Health is Com­ing: a brief His­tory

The World of Chinese - - Cover Story - - HAN RUBO (韩儒博)

Long ru­mored and much needed, a com­plete over­haul of China's be­lea­guered health­care sys­tem is now in the works. “Re­forms are tak­ing place across the sup­ply chain, mak­ing health­care more ac­ces­si­ble and af­ford­able, es­pe­cially in ru­ral com­mu­ni­ties,” claims a re­cent re­port by CCTV.

Un­der the planned econ­omy, health­care was pro­vided by the so­cial­ist state—though for many ru­ral res­i­dents, this usu­ally en­tailed wait­ing for one of the coun­try's 40,000 “bare­foot doc­tors” (赤脚医生ch#ji2o y~sh8ng). These were itin­er­ant peas­ants, given ba­sic med­i­cal train­ing and in­structed by pro­duc­tion brigades in 1965 to pro­vide es­sen­tial health­care and “phys­i­cal work” for China's 540 mil­lion farm­ers. Along with vac­ci­na­tion drives and “Four Pests” cam­paigns against rats and mosquitoes, they helped re­duce in­fant mor­tal­ity, and in­crease av­er­age life ex­pectancy to 65 years old.

Af­ter eco­nomic re­forms, the state re­treated from health­care in the 1990s and pub­lic hos­pi­tals be­came for-profit in­sti­tu­tions. Un­der­paid and of­ten un­der­trained staff reg­u­larly took bribes to treat pa­tients, or pre­scribe cer­tain med­i­ca­tions. Coun­try dwellers now had to travel to cities for proper treat­ment, push­ing a strained sys­tem to a state of nearper­ma­nent break­ing point. By the time the SARS epi­demic broke out in 2003, hos­pi­tals had be­come crowded, hos­tile en­vi­ron­ments, rife with mis­trust and of­ten out­right vi­o­lence.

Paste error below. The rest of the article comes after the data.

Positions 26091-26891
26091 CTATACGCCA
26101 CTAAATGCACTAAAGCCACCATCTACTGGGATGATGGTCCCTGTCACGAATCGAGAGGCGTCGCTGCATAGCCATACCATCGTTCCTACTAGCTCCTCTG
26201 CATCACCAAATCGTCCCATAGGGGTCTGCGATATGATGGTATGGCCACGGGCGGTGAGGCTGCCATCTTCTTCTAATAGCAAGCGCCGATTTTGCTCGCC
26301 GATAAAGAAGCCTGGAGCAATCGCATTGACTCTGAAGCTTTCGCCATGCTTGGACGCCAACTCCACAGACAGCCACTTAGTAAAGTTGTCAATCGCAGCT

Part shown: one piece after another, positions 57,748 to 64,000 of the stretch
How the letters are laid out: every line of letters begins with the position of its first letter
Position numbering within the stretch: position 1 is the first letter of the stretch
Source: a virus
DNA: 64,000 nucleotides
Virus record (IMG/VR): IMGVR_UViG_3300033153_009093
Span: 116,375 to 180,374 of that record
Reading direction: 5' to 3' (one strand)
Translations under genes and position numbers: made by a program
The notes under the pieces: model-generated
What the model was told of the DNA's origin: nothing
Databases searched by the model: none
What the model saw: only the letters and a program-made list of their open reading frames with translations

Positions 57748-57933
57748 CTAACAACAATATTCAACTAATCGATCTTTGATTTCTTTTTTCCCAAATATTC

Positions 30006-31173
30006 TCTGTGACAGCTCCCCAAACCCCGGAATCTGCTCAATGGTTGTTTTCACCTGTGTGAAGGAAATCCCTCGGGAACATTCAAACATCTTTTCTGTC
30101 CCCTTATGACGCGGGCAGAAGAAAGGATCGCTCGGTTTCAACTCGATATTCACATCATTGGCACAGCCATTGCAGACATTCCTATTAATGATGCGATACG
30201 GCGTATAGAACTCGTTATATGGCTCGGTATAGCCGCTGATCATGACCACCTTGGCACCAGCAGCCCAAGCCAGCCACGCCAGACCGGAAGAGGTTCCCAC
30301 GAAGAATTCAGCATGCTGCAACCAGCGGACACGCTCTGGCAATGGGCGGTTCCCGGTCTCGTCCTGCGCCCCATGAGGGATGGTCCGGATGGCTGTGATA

With only 30 per­cent of China cov­ered by in­sur­ance, new re­forms be­gan to roll out in 2003 for ru­ral res­i­dents; this was fol­lowed by a cov­er­age plan for city dwellers in 2007. The aim is to en­sure com­plete cov­er­age by 2020, re­duce phar­ma­ceu­ti­cal costs, and in­vest heav­ily in ru­ral health­care to re­duce the bur­den else­where (an av­er­age ur­ban hospi­tal typ­i­cally sees 20,000 out­pa­tients a day). But the task of re­duc­ing this bur­den on pub­lic hos­pi­tals in fa­vor of spe­cial­ist and emer­gency care faces re­sis­tance— from the hos­pi­tals them­selves.

Many de­pend on a high turnover of pay­ing cus­tomers to re­main prof­itable, while spe­cial­ists are costly to se­cure and in­sure. A pref­er­ence for city hos­pi­tals means mi­grants still flood ur­ban wards—and when their ex­pec­ta­tions are not met, tem­pers can flare.

Mean­while, although 95 per­cent of Chi­nese now have ba­sic cov­er­age, the cost of drugs and treat­ments has kept ris­ing—even pa­tients who are now in­sured are pay­ing just as much as be­fore.

China has a “limited med­i­cal re­fer­ral sys­tem,” mean­ing pa­tients are of­ten re­ferred to dif­fer­ent hos­pi­tals and spe­cial­ists, then back again. Of­ten, ac­cord­ing to irate pa­tients, this is sim­ply to shirk re­spon­si­bil­ity for a par­tic­u­lar com­plaint. CCTV says a push to­wards in­te­grat­ing these ser­vices, us­ing big data, AI, and so­cial credit schemes, will of­fer “a ma­jor con­tri­bu­tion to­wards the goal of a healthy China.”

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